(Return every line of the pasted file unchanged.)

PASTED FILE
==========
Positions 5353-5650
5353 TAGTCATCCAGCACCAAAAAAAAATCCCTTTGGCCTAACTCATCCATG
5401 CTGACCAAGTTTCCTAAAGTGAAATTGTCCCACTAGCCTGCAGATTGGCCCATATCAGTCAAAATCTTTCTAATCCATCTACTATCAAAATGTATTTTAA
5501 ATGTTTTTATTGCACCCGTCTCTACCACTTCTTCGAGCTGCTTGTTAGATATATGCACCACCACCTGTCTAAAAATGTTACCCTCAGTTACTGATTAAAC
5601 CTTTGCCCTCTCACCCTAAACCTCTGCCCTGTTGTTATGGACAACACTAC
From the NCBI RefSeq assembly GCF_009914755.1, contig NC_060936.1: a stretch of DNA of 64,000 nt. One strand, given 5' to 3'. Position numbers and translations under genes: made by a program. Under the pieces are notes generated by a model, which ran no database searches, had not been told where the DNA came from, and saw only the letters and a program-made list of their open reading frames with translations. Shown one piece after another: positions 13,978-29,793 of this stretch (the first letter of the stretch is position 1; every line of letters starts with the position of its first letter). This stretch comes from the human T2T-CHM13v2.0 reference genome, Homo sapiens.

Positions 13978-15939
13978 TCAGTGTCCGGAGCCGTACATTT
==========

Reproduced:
Positions 5353-5650
5353 TAGTCATCCAGCACCAAAAAAAAATCCCTTTGGCCTAACTCATCCATG
5401 CTGACCAAGTTTCCTAAAGTGAAATTGTCCCACTAGCCTGCAGATTGGCCCATATCAGTCAAAATCTTTCTAATCCATCTACTATCAAAATGTATTTTAA
5501 ATGTTTTTATTGCACCCGTCTCTACCACTTCTTCGAGCTGCTTGTTAGATATATGCACCACCACCTGTCTAAAAATGTTACCCTCAGTTACTGATTAAAC
5601 CTTTGCCCTCTCACCCTAAACCTCTGCCCTGTTGTTATGGACAACACTAC
From the NCBI RefSeq assembly GCF_009914755.1, contig NC_060936.1: a stretch of DNA of 64,000 nt. One strand, given 5' to 3'. Position numbers and translations under genes: made by a program. Under the pieces are notes generated by a model, which ran no database searches, had not been told where the DNA came from, and saw only the letters and a program-made list of their open reading frames with translations. Shown one piece after another: positions 13,978-29,793 of this stretch (the first letter of the stretch is position 1; every line of letters starts with the position of its first letter). This stretch comes from the human T2T-CHM13v2.0 reference genome, Homo sapiens.

Positions 13978-15939
13978 TCAGTGTCCGGAGCCGTACATTT